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PERSPECTIVES

Catalyst, Volume 1, Issue 1, 2016

Recent Biochemical Developments in Epilepsy: Case Study of Glutamate and GABA Ben Li1* & Michael Xie1 *Authors

contributed to equally to this work. of Health Sciences - Biomedical Specialization Student Level II, McMaster University 1Direct Correspondence To: xiem5@mcmaster.ca, lib42@mcmaster.ca 1Bachelor

Abbreviations GABA: gamma-aminobutyric acid, GABAA: gamma-aminobutyric acid receptor A, GABAB: gamma-aminobutyric acid receptor B, AMPA: alpha-amino-2,3-dihydro-5-methyl-3-oxo-4-isoxazolepropanoic acid, NMDA: N-methyl-Dasparate, K+: potassium ion, Na+: sodium ion, Cl-: chlorine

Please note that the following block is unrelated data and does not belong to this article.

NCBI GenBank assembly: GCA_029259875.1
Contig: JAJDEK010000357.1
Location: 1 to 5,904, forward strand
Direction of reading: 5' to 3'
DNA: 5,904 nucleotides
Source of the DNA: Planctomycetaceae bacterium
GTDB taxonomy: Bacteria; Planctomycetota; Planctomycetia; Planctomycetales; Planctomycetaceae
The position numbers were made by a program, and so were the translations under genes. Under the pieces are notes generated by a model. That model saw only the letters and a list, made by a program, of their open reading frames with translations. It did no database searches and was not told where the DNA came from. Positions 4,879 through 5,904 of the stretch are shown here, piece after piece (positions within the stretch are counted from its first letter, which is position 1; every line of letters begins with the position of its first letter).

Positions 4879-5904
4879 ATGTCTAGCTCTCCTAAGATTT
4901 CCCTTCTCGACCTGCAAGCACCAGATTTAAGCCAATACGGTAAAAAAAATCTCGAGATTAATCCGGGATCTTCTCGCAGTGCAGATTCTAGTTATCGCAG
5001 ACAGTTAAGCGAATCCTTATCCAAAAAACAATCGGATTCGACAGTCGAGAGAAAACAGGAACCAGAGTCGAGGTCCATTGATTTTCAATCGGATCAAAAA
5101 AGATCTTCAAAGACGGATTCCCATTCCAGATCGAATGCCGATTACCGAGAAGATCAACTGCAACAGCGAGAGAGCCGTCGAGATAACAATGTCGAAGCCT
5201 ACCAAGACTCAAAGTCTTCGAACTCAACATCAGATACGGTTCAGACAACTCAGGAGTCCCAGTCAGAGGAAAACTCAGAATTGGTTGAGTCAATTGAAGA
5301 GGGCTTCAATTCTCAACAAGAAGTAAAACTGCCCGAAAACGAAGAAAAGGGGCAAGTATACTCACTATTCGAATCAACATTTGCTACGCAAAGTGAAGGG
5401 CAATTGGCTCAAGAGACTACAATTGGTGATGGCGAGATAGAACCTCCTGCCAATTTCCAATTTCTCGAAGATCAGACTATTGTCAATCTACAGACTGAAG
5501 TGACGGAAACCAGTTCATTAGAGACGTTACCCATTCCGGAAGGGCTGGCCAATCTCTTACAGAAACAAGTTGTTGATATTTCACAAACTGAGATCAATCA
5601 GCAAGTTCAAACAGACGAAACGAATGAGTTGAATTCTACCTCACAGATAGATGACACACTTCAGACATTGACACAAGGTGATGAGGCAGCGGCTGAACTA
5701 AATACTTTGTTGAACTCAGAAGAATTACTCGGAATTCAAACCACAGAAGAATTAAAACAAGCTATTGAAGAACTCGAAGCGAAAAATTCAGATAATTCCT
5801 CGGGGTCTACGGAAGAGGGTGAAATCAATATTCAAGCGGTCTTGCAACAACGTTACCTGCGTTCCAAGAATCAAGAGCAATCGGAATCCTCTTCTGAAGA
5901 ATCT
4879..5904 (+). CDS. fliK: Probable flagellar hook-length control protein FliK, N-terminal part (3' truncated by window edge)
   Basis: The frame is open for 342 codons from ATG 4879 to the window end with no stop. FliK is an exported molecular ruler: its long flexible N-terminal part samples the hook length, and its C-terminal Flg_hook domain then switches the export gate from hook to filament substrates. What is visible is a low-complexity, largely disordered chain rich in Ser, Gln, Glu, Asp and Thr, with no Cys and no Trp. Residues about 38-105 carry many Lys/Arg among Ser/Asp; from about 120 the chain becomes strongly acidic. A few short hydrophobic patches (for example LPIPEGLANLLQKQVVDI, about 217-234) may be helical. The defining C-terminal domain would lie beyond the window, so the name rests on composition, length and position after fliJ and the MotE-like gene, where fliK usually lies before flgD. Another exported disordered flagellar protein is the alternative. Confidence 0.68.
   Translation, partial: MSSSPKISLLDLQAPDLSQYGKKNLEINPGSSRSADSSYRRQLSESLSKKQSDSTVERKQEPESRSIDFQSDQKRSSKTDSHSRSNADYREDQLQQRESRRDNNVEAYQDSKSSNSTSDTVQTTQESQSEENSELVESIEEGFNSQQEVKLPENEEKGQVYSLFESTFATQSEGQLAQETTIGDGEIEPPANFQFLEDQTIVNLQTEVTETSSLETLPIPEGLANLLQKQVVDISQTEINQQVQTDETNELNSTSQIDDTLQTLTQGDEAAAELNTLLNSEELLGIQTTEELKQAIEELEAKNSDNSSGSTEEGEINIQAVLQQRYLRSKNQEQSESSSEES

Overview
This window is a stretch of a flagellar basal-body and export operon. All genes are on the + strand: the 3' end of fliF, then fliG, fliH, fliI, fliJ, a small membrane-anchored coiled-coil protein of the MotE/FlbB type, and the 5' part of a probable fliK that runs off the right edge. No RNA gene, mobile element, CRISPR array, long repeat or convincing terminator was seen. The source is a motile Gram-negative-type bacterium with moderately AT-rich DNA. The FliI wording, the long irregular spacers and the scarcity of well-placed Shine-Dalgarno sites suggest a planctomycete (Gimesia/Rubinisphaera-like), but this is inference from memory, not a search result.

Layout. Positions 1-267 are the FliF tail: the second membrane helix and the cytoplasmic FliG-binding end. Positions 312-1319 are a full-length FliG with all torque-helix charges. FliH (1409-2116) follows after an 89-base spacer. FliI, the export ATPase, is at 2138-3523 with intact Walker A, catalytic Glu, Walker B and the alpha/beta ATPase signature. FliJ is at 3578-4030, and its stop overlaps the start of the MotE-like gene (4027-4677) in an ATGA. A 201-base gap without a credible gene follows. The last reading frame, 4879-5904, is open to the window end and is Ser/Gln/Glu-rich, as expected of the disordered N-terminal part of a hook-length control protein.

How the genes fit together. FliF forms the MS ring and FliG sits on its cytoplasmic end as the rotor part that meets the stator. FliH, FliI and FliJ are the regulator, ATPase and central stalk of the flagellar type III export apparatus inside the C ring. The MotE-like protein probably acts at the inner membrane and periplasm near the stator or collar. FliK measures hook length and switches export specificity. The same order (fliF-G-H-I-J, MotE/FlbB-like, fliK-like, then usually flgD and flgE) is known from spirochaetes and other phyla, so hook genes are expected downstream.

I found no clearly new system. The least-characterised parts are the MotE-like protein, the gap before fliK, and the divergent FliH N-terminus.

Introduction Epilepsy is a neurological disorder characterized by recurrent seizures that cause changes in attention or behaviour1. Epileptic seizures occur due to abnormal, excessive, and hyper-synchronous neuronal activity in the brain2. Currently, antiepileptic drugs are ineffective for 30% of all epileptic patients and most only provide short-term relief and have high levels of inter-patient variability in treatment effectiveness3-5. These treatments do not directly address the core causes of epilepsy, which include acquired damage to neural circuits, congenital abnormalities, and genetic deficiencies5. This is attributed to a lack of understanding of the molecular pathways responsible for epileptogenesis6. Because it affects approximately 50 million people worldwide, it is critical to understand the underlying biochemical mechanisms contributing to this condition to develop more effective therapeutics7. Current Role of Biochemistry In Epilepsy Research The majority of our current understanding of epilepsy has come from clinical and epidemiological studies that provide us with minimal information on the etiology of the disease8. With developments in technology, biochemical investigations have helped to improved our understanding of the fundamental mechanisms underlying epilepsy, including the key neurotransmitters involved2. Below, we will discuss how novel biochemical investigations into the neurotransmitters glutamate and gammaaminobutyric acid (GABA) have advanced the field of epilepsy research. The Role of Glutamate and GABA in Epilepsy The major excitatory neurotransmitter is glutamate and its activity has been linked to epilepsy9. The ligand-gated ion channel (ionotropic) class of glutamate receptors include alpha-amino-2,3-dihydro-5-methyl-3-oxo-4isoxazolepropanoic acid (AMPA), kainate, and Nmethyl-D-aspartate (NMDA) receptors. Upon ligand binding, these glutamate receptors cause a net influx of Na+ ions that depolarizes the neuron. Ionotropic